Bin strike: Former Brighton council leader says there must be a solution to rubbish and recycling service issues
A former council leader has called for action from the top to deal with an impending bin lorry drivers’ strike and a backlog of missed rubbish and recycling collections.
Labour councillor Nancy Platts said that no one appeared to have a solution to the constant problems with missed bin collections in Brighton and Hove.
She told a Brighton and Hove City Council meeting that the same people were emailing her each week – and the same responses were coming back from the council’s rubbish team at Cityclean.
And now, industrial relations had broken down, she said, with bin lorry drivers voting to strike for two weeks from Tuesday, October 5. Bin strikes: Brighton and Hove bin lorry drivers vote for strike actionMembers of the GMB union were going on strike in a row over round changes and what the GMB branch secretary Mark Turner called an 'unofficial programme of punishments and control'.
Councillor Platts said the council’s chief executive Geoff Raw should be summoned to the Environment, Transport and Sustainability Committee’s next meeting in November to answer questions about the failures at Cityclean.
When the committee met on Tuesday (September 21) she said: “I’ve got some people who are coming back every week being told their rubbish and recycling is going to be collected and then it still doesn’t get collected.
“So we’re also breaking the promises that we’re making. We should only make a promise we’re going to do something if we really think we can keep it.
“When people come back week after week, I’ve seen officers in Cityclean giving up responding now. They don’t know what else to say.
“Somewhere there is a solution to this because every other city collects rubbish and recycling. When I go to other cities, I’m not seeing this problem.”
Councillor Platts said that she had sympathy with the Green administration, having dealt with the problems as council leader herself. And she had sympathy with senior officials who were sometimes still responding to emails about missed collection late into the night.
When she was leader of the council, she asked senior officials to recruit an industrial relations officer to deal with the problems at Cityclean but the position had not been filled.
Councillor Platts said: “I’ve physically walked around my ward with someone from Cityclean and the executive director. No one in any of the closes off Whitehawk Road had recycling collected. Even on my emails now, I’ve got emails saying the recycling hasn’t been collected for months.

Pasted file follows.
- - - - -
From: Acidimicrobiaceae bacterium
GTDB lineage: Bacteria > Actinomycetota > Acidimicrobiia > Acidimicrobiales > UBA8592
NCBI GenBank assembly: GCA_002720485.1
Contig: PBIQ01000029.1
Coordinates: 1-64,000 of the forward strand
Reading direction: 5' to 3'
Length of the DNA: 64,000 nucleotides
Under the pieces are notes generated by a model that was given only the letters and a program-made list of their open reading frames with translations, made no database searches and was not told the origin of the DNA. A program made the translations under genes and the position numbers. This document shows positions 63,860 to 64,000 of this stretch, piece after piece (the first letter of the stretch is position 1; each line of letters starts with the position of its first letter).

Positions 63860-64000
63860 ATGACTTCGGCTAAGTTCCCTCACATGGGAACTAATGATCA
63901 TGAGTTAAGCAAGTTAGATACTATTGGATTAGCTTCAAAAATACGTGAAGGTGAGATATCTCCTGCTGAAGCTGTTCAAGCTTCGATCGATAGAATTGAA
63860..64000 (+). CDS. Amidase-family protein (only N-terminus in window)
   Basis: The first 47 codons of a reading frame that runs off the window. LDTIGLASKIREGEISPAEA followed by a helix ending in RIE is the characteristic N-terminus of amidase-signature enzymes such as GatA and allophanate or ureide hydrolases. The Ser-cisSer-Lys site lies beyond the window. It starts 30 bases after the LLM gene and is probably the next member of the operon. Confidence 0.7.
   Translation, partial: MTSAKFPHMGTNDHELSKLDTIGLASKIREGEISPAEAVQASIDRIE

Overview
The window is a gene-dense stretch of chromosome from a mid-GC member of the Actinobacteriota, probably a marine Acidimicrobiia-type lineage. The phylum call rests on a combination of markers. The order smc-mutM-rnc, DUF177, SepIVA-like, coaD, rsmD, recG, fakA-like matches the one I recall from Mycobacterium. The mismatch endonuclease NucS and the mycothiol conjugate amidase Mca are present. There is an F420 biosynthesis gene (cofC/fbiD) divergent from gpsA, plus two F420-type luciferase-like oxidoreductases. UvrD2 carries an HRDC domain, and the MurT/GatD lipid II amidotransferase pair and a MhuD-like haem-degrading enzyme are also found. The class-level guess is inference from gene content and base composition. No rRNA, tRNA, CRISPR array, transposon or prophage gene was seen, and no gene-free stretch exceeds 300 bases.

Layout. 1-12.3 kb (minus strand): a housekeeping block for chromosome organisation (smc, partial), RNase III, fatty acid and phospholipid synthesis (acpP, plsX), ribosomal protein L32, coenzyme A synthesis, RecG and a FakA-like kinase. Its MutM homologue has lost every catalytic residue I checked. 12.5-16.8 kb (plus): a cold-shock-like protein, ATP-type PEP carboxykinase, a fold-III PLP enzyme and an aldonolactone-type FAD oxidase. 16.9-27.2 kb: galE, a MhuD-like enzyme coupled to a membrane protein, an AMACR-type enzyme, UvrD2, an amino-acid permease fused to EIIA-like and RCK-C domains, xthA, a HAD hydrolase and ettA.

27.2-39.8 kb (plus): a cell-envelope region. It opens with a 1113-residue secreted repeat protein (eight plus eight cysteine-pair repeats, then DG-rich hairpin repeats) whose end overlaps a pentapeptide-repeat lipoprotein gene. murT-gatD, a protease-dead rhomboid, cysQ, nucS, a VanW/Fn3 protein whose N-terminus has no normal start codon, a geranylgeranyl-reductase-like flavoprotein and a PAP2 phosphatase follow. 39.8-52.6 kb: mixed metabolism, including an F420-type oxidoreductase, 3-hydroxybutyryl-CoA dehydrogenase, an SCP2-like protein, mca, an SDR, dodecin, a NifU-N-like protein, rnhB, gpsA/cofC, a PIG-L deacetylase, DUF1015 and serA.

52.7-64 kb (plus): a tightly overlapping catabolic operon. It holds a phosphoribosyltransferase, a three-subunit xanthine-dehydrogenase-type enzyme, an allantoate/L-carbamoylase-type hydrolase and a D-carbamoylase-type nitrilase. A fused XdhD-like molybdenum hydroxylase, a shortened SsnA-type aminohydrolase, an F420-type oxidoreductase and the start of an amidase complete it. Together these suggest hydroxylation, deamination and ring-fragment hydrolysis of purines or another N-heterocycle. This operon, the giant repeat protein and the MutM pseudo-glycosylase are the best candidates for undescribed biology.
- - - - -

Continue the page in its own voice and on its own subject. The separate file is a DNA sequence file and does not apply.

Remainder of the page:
“When I’m emailing, I’m told ‘we’re on top of everything now’. I don’t understand why I’m getting emails saying you’re on top of everything when I get emails from residents saying nothing is being collected.
“I walk down the street myself and see it overflowing. It’s all very well bringing reports to the committee but I’m not understanding what the solution is?”
She asked whether extra pay would solve the problem.
We're not on top of it at all
The council’s assistant director for city environment Rachel Chasseaud said that the issues were a mix of long-term problems, being tackled through a modernisation programme, and unpredictable events which had 'blighted' the improvements.
Cityclean still lacked a computer system, she said, and a major project was under way to rectify this – and the service also needed new vehicles.
The current ageing trucks were prone to breaking down and, as a result, teams ended up missing their rounds.
Significant unpredicted problems included the fire at the waste transfer station in Hollingdean in August 2019 and the coronavirus pandemic which has led to staff being off sick or self-isolating.
Mrs Chasseaud said that the council was struggling to recruit workers and that there was a national shortage of lorry drivers. Nationally, Veolia has 80 driver vacancies.
She said: “The last few months have been incredibly challenging. We’re not on top of it at all.
“There are missed collections in pockets across the whole city. There are residents who are getting very regular collections.
“Unfortunately, the big issue at the moment is the impact of the national labour shortages for HGV (heavy goods vehicle) drivers – but not just drivers.
“We’re finding it difficult to recruit to our street cleansing operatives and drivers as well. We’re struggling. The agencies are finding it difficult. That’s is really impacting at the moment. I appreciate people don’t necessarily want to hear that.”
GMB branch secretary Mark Turner responded on Twitter to the comments made by Councillor Platts in the council chamber.
Mr Turner said that morale was low, adding that Green council leader Phélim Mac Cafferty and Councillor Amy Heley, who chairs the Environment, Transport and Sustainability Committee, needed to start responding to his emails and intervene to resolve the dispute.
He said: “It’s about the failures by management and the administration on not following agreed procedures and policies, not supplying adequate equipment and removing professional drivers from their regular rounds with no justification.
“There is no leadership, no direction from the administration, no investment, no support of the dedicated workforce and a complete blame culture by the senior management.”
Earlier this week, the council said it was looking forward to positive discussions with the union with the aim of agreeing a resolution and avoiding industrial action. Read more here: Brighton bin strike: city council hopes to find a resolution and avoid industrial action | Brighton & Hove Independent (brightonandhoveindependent.co.uk)